The Courier News from Blytheville, Arkansas on May 11, 1931 · Page 4
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The Courier News from Blytheville, Arkansas · Page 4

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Blytheville, Arkansas
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Monday, May 11, 1931
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Page 4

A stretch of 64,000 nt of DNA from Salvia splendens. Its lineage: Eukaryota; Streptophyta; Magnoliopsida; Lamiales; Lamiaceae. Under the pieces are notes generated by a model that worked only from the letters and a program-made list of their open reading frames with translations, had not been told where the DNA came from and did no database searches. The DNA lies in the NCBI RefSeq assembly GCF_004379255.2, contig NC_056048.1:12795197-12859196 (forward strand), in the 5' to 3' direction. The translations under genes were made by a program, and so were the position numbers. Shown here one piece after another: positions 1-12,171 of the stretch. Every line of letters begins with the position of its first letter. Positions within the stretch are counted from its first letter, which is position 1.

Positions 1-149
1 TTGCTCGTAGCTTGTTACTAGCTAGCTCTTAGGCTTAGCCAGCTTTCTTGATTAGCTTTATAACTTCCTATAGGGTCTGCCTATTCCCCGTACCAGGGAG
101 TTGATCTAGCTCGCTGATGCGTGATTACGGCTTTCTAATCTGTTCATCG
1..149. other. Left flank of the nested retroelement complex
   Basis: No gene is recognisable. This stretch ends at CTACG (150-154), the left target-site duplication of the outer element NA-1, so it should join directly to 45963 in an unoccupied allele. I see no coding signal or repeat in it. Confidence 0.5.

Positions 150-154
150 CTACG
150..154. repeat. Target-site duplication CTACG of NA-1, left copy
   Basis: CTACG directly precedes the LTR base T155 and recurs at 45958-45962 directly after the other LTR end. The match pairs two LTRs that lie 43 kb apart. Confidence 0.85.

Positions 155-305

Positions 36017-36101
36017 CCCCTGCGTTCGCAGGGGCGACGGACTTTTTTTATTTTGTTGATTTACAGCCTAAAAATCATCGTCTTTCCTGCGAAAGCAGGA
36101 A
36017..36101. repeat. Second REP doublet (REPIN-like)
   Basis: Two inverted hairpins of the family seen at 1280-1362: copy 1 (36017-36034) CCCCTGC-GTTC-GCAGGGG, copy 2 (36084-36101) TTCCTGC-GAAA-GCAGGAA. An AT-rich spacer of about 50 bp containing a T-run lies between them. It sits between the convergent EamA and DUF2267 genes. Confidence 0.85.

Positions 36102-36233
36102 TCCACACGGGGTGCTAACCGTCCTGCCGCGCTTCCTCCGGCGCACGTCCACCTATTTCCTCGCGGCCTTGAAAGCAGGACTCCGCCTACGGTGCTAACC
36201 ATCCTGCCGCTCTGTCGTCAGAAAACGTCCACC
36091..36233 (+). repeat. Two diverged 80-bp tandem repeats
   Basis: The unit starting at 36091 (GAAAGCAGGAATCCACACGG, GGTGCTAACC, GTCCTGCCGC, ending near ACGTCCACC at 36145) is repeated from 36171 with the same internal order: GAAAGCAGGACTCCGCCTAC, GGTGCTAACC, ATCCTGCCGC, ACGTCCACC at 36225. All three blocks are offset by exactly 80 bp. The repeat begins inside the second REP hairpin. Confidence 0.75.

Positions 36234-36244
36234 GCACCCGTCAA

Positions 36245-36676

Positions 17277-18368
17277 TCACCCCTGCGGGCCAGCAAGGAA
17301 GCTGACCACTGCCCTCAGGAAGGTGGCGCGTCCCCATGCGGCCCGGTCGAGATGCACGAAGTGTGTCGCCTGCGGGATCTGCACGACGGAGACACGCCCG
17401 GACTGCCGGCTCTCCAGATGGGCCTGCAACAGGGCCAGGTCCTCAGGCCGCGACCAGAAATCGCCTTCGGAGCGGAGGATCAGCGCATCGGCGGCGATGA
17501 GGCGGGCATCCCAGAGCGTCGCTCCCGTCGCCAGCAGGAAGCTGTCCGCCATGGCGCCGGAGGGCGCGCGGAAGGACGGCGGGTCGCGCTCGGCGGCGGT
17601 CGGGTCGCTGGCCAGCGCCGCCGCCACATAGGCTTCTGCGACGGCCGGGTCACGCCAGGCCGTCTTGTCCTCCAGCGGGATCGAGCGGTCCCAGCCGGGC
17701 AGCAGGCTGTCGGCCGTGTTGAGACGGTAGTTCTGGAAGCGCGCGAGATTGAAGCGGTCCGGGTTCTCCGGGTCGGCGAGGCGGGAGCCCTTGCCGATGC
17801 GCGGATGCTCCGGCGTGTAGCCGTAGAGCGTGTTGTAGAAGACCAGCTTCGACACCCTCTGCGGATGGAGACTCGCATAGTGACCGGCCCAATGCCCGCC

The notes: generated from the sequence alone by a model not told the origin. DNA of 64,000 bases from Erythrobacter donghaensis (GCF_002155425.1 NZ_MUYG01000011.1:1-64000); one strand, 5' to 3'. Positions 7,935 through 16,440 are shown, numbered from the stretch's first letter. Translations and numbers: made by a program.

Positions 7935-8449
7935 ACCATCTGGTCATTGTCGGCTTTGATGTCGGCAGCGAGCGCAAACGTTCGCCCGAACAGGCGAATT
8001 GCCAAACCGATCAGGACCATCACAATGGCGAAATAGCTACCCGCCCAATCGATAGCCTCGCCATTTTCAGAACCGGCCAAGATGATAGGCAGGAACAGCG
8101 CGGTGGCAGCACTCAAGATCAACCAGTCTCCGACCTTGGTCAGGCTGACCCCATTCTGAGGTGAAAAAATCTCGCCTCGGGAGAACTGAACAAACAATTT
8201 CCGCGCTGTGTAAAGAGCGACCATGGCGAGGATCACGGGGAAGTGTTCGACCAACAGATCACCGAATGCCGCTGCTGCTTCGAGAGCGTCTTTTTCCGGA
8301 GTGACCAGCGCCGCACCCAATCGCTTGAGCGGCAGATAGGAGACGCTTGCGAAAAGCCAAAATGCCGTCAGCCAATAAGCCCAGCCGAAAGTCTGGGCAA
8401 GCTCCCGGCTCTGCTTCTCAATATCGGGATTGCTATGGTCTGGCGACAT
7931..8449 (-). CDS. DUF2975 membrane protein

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PAGfi BLYI'HEVILLE. (ARK.) COURIER NEWS THE BLYIHEV1LLE COURIER NEWS .TUB COURIER NEWS CO.. PUBLISHERS 0. R. BABCOOK, Editor aw. HAINE8, Advertising Manager Sole National". Advertising Representative!: The Thomaj t. Clark Co. Inc., New York, Philadelphia, Atlanta, Dalla*. Saa Antonio, Ban Francisco, Chicago, St. Louis, PublUncd Every jyttmoon Except Sunday. Entered *« tccoiia ana matter at the post office at Blythevllle, Arkansas, under act of Congress October », 1917. Swved by the United Press stmscRirnoN RATES : By carrier In the city of BlythevUle, 15o per week or *6.50 per year In advance. By mall wllhin.a radius of 60 miles, $3.00 per ytar, »1.50 lor tlx months, B5c (or three months: by mall In postal zones t»'o to six, Inclusive, $6.50 per yeas, In zones revcn and eight, $10,00 per year, payable In advance. Colbn Wrapping All authorities agree that new uses must be found for cotton if American farmers are to find it profitable to maintain an annual acreage of 40,000,000 to 50,000,000 acres. The cotton industry ought to lead • the way. Adoption of cotton wrapping instead of jute for cotton bales would provide an immediate market for a tremendous amount of cotton, materially relieving the pressure from the present huge surplus, and it would also serve the possibly more important purpose 'of dramatizing and emphasizing ' the cotton industry's determination to do everything in its power to solve its . problem. Cotton wrapping would cost a few -.cents per bale more than the jute that is now generally used. But the extra money and a good deal more would go right back into the pockets of Am- •erican cotton growers, instead of beiiiR sent to India or elsewhere to pay for jute. Furthermore the cotton wrapper ;would provide better protection for the ;ba'les than does the jute, and its ligh- 'ter weight would effect some saving oii .transportation • charges. Most important of all, however, is •the fact that it would reflect a col- ton consciousness that is highly de• sirsblo in all communities thai are chiefly dependent upon the commodity ,'for their' cash income. ." tt" would be good business, and A ', splendid lUiycrtisement for Missfssip- prcounty, if this county could take the .lead in the uniform adoption of the cotton wrapping. MONDAY, MAY 11. 1931 Fall And Prison If a jury of the people as a whole • were to -sit in the case of Albert B. Fall, • former secretary of. the interior, would it i require the aging, dying man to pay the penally 'imposed ujwn him for his . part in the Teapot Dome affair? This question rises in many minds as ; it becomes apparent that only executive ; clemency can save him from spending a year in prison. The §100,000 line im• posed upon hini the government cun- not collect* because Fall has nothing. Were the public disposed to show the ' suffering-old man mercy, it would probably be due in large part to lhal trav- OUT OUR WAY esty of justice which freed the two rich conspirators who paid the bribe while convicting the templed public official. Under our criminal code the giver and receiver o£ a bribe'are equally culpable. But the Fall case now stands on its own merits. If sending him to jail— probably to die there—would deter others from betraying public trusts, or would exert a reformative influence upon the malefactor, then the sentence should be served. But the former secretary of the interior will not live long enough to sin again and it is doubtful if punishing Fall will have deterrent effect upon others in who.se minds the acquittal of Sinclair and Doheny is still fresh. , . .,,,.. Luixora's Founder In the year eighteen hundred and forty-live a twelve-year-old boy' with his father and mother migrated from Unluntown, Kentucky, to eastern Arkansas. It was n new world, Arkansas was then a virgin if ale,'and lo this little boy lite held vast expectations. He dreamed of the (line when he, » man, could carve out a destiny tluu would live after him. We will skip over his boyhood and when wo sec him now, lie Is married, with a family, but he Is still seeking. Buying some land around Rosa, Arkansas, lie set out to farm at Elmonl, but as he looked around he saw a good spot several miles ilown the river which he believed would be an Ideal place for a general store. So In eighteen hundred and eighty-three Dcmpsey Thomas Waller wllh'hls family moved to this spot where he built a store and hninc. Soon after the store was built this fiirslghteit man set out to get a poslofllcc. Op to this date the town Imil been unnamed. The naming of the town was quite a romantic occasion as Mrs. Waller had read (he name "Luxora," In the book, "The pillar of Fire" and was so attracted : by Its oddity she named her little daughter by that name- The town was named "Luxora" in her honor. He succeeded In his undertaking and In 1883 the post oltcc was established with mall coming from Memphis on the palatial Anchor line- one of the most noted of all \lver steamer lines —three times n week. Can you not imagine the excitement when the first mail was brought to this little settlement. In later years the danger of floods grew and so Mrs. Waller purchased land- on the other side of the levee where new Luxora now stands. .Tills was after (he death of Mr. Waller which occurred on Match 16. 1831. So this pioneer passed on—bill he had fulfilled his VJish-to leave something behind. And we—the citizens of this thriving little town of 1.100 population arc proud of its first citizen--Dcmpsey Thomas Waller. Osccola Times. SIDE GLANCES By George dark Well, who should know more about hops? The daughter of a German brewer Is said to be planning a flight to .the United Slates. Yon iion'1. have to wear a stift shirt, observes the office sage, to put on a front. "I hojii' (hey match those towels we got last week in Atlantic City," NEW YORK noans the number ot deaths from appendicitis can be greatly low- red. TODAY IS THIS CURIOUS WORLD PROMISE TO JEWS On May- 11, 1911, a deputation 'rom the Rumanian Jews In Jassy Called on King Ferdinand to present to him the assurance of their oyalty. They took this action because of rumors which connected -hem with pro-German intrigue. King Ferdinand told the depu- :ation In reply: "After having been long in close touch with the daily life of all classes of people Ui (he country, 1 formed the conviction—and I am pleased to bear testimony to the fact In the present circumstances that I was not mistaken—that all in habitants of Rumanian soil, Irrespective of differences of origin, of race, or of religion, were actuated by the same exalted ideas of fraternity. "AH who have striven for (ho realization of the aspirations which Rumanians have entertained for SD many ages, by shedding their blood, by enduring the difficulties of and sacrifices Imposed by the war and Invasion, whether they are Christians or Jews or adherents of any other form of belief, will equally have a right to the gratitude of the country and to that of the king, and will enjoy equal rights In a free, great, and flourishing 'Rumania, closely united, all of us, under the folds of the national flag." TH£AG£ OF A SUMON OVA &E TcPiO &Y 1H£ R/MGS OM ITS' SCALES; MATT R« If... Let's Have Seme 'Beans' and 'Cat- | Main McPherson is the trainer, and sup' in the 'Loop' Style! No, We're Not Hungry, It's Just Dance Jargon. | Latest NEW YORK, May 9—Can you dance the "bandy twist"?" Or.'the he tutors as many as 350 at a time. A glimpse at one of these classes hi action is an amazing sidelight on what, goes on behind the seenes of the main stem. the "Maxey Ford," the. "gin- i M 0s t routines tegin with what is BCT," "roll over," or "crackerjack"? known as the "Primrose take-oil," Nol Then you're not a hoofer and [ named after the famous minstrel you are not likely to be until you • man whc Invented tin step. It's a can dance the entire routine, and i S0 rt of back and forth shullle thai throw in for good measure •beans," the "catsup" and t h c | works into a solt shoe routine. The the'straight clog and buck-aml-whig Student of Indian Life Plans Visit to Black Feet HOLYOKE, Mass. (UP)—Christian P. Schuster of this city plans to leave early in July on one of his periodic visits to the Blackfeet Indians In North Dakota. He will stay with the Indians a month. Two years ago a group of Black- feet chieftlans reciprocated one of Schusters visits, pitching their tents for several days near Schuster's summer camp on the Connecticut river in South Hadley. Schuster is an earnest student of Indian life in America and an active champion of (heir rights. RWA'AA CA/-UL IS" PAOfifC v*?. CHURCH EXCUSES = I!y George W. Barham= I was talking to a friend of mine ! the other day and I told him that I thought (he churches were all in a bad way; that I did not go to. church for the reason that they were nil ftllec up wii«i men \vho allowed to have their names on the Church record, or whatever they call it, much less be allowed - to run things. • To soe some of these fellows in everyday life and watch their.deal- did not measure up to my idea of • ings is enough to disgust' alhyqne. a good church member; that it. i This may be a rather harsh^way looked to me like the churches | to look at it but I-can't help' It. could see that they should clean j If I should ever make up my mind out all the bad cnes. Then a de-1 to be a Cliristian and Join the cent clean man would not object to going once ever so often. church I would most surely watch rr.y step so that no one could point I've told this to several Some i nie out as a Sunday Christian. I heard-me cut and sorr.? were not j would deal square with everybody' so polite. Of course, you may think from the very beginning and I that a person like me. should go would be prompt in meeting ritiht in and tell what few ciirisl- ian men and women that are in be prompt in meeting my obligations to my fellow man as well as the church. If ever one RHODES SCHOLAR PLANS. TRIP AUSTIN. Tex. (UP)- Robert Ei- „.. ...^ .... kel, a 1920 Rhodes scholar from the church just how it should bo had the same views about churcM- Texas. will leave the University of j done, but I'm a perscn who be-! es as I have this would be a mur- Texas in September to begin his 'looj)." There are at least a dozen j are still part of a beginner's train- tt 'ork in Oxford University. He will others. ' | ing, but the clog now develops into And 1f you think they are unim- u waltz rhythm. Twin evils that come with the spring arc usually stepping on the uas and stepping 0:1 the grass. • II Sincdlcy Butler lours Europe this summer, as It is reported, he will probably omit Italy. There Is an old expression which says, "Sec Naples and Die." IKjrUmt, let me advise you that 10,900 young women of America, who dance for a Hvlng—or seek to-being toid that there Is little use trying to crash the Broadway gates unless they are prepared to- put on something like 20 intricate ami difficult steps that bear names such as those- mentioned above. It's the Chorus Equity Association, n branch of the Actors' Equity, that Is breaking the news to chorines across the land. Some 10,000 letters have Usu;d from this office in the course of tho I past week advising chorines (hat i Broadway wants "hoofers' 1 rather "than ladies of the ensemble. Th= chorine situation In New York is not a simple one; there are thousands out of work, few music s':ioiv running nnd fewer summer shows devote iiis three years there tc study of classical languagas nnd The cruiser Chicago is soon to be named the flagship of the U. S. fleet. On the assumption, perhaps, that the name will Instill fear in the hearts of the enemy. By Williams VOU ME TIME' pA ! PA A MtRt AWO than usual likely to op?n. The producer wants something uore than just beauty this time. Ic wants something more (inn straight heel-and-toe work; something more than the old dance roil line. Chorus Equity finds that he wants dycd-in-llic-wool "hosiers." Now even In Broadway, there arc r.ot so many professional clnrlnes who can qualify. And taking dancing lessons runs Into money. So Chorus Etpiity runs a dancin-j •I'.ool en the side. As an aid to (lie Writes who get but a nominal salary even when t^ey set \vork, (he charge is 50 cents. Prof. Wi:- l's the "time-step," however, that makes the big difference. Unless this can be mastered there is little chance of a dancer graduat- in, for dozens of other steps de- l«nd completely on a thorough knowledge of "time tapping." Listening in on one of Prof Mc- IMierson's lessons presents an entirely new lingo to the average eardrum. "All right, snnp into the bamy twist . . . hey, there, fall off the log, now over the top and pivot ... a little catsup and beans and nov; for a crackerjnck." What, all this means, only the professionals know. And after all this has been mastered, the girl still must be able to pick up the intricate new steps and routines invented by chorus direc tors. This, of course, ii she is lucky enough (o get a chunce with a show. And if you don't think a chorine ' earns her mousy—let it be knoun that when rehearsals begin, she works from ten in the morning until early In the evening; that once the show gets "wanned up" and the director knows what is going to hapjicn, they work 12 hours at practice, which is from (en in (he morning until (en at night. And just before opening, it's midnight when (hey get through. GILBERT SWAN. (Copyright, 1031, NBA Service, Inc) Read Courier News want arts. lieves in attending strictly to my own business and hope the other person will dc the same. But for many years I've given thW serious tetter world. Miniaturc polo, played on foot thought nnd sorr..? day I may takei with regulation "'"""s and balls, a notion to go right in and point I'has been introduced on..lhe...Paclfic out all of those that should not be ;'coast. ... • Mortality From Appendicitis IP Still High Survey Shows I'.V Dll. MOKKIS riSllUI'.lv | in whom a definite history could be Kililur, Journal of (he Amrrii-in I had regarding (he taking of hxa- Mciliral A'.scciatkn, nnd c( ll>- 'lives. One hundred thirty-mi:: schi, the Health MaRajiiir j of the 100 patients had pcriton Our knowledge of append:: 1 ::'^ ; ills and 124 of the 131 had taken go<\s back many years. The ]v.ib;;c laxatives. lias apparently teen fully infer:-.-,-1 This evidence may be considered eel concerning (he control cf :!::< i to establish conclusively the dau- ronditlon. i ger of taking laxatives in the prcs- Mcvertheless n survey o! thr ;••„-,- '. encc of appendicitis, and also the istics in 2V hospitals in Pri'.nr.r 1 .. i very serious dangers associate ph:a by Dr. John O. T(3«T.-s :-!:- : with delay following the appcar- catcs that (he mortality frr.-.n .41- ance of the symptoms of this con- p.-r.dicitls Is slill high. In li. c : r- j liition. ly '£0's the majority of thr i>.r. :r.s I The Philadelphia County Modica were operated on only alter pi:-; Society printed .307.000 stickers to lonitis hart already develop!.! after 50 years It is foimd il.. nt the patients who eniiv ::.. pltal with appendicitis mu peritonitis and that one o-.it c.-i 18 dies. • It Is quite certain, a; :M revealed In numerous s:i;il: .out the world, that a p :•.-,. go:d physical cor.ditnn n- stances out of 100 1? sat.r : c operated on for npp?r.iv.i :•-.. In the first U hours ail..: -.. jet cf (he symp'.o:::.-. W::- ccptlon piticiils who citv.-: .lure or bursting of !'n .• \iith peritonitis within ;:' ; • l:r the onset of syt.v.r ..,-, brtn given lasatlvos '•: .-.I Out cf 5121 p.itieivt.-. -.-.••• dicitis. '30G died an-; .: -. ' deaths there were only HJ ; distribution about the city throng ' physicians with the following rce ominemlr.Uon: "In the presence o abdominal pain, give nothing b mouth. Never give n laxative. Ap ply an Ice-bag ID the v.bdcmen. Cal your fiimlly physician. AWom'.na pain which persists for six hours i usually danceroiL 1 ;." .;.-' Fiirtr.crmorc. the co-operation L\ retail druggists was secure:! i •:>- : making siirc that people who ar .!• fcuylns laxatives did not Im . \-1 symptoms of appendicitis, and drug :- '• pists w?ro .vked to exhibit plararc i-i! containing sound advlcj. It .a-i hop::! tha; by this method ..\e ' conducting educational campnlgi .....more people with such dangr ro'.is - •.- symptoms v.i'.l be Induced to make i"'j certain ol Iheir condition belore ••.•; • t.ikins; ;ieatm:nt, and by this HEIRLOOMS OF 1931 A Young member of some far-off generation will take down a piece of stemmed glassware from a cupboard. . . . "Look, they used this glass on their daily table." ... He will lift a length of glowing drapery from a chest "They used this curtain at their window" Heirlooms such as these will"indicate to them our 1931 civilization. But there will be another record—the pages of our newspapers and magazines. Here in advertisements they will read of everything worthy that is possessable today. They will sense the countless shops that carry these offerings ... the endless labor in factories, improving, perfecting things. Likely enough they will marvel a little that you can buy goods so fresh ("This mayonnaise might have just been made in your kitchen") so carefully prepared ("It took us three years to perfect this cream") ..'. so dependable (This cigarette has always the same satisfying fragrance") ... so recent (Only the other day this diamond bracelet came to this country"). Perhaps those for-off readers will want to make some of these purchases themslvcs—and won't be able to, because of time and distance intervening. But you can! You do! 1 'Neither time nor distance deters you. Here it is—anything you wish to buy. Homespun tweeds from Scotland . . . breakfast flakes from sunny wheatlands in, the West. There, is romance back of every advertised good thing. Romance of change, of the ceaseless effort at perfection. Advertisements are true mirrors of the best to be had today. They give you an easy, happy servey of all that is buyable. They help keep you chic in yourself, your surroundings, every inch of your purchasing— Read them and remember their news: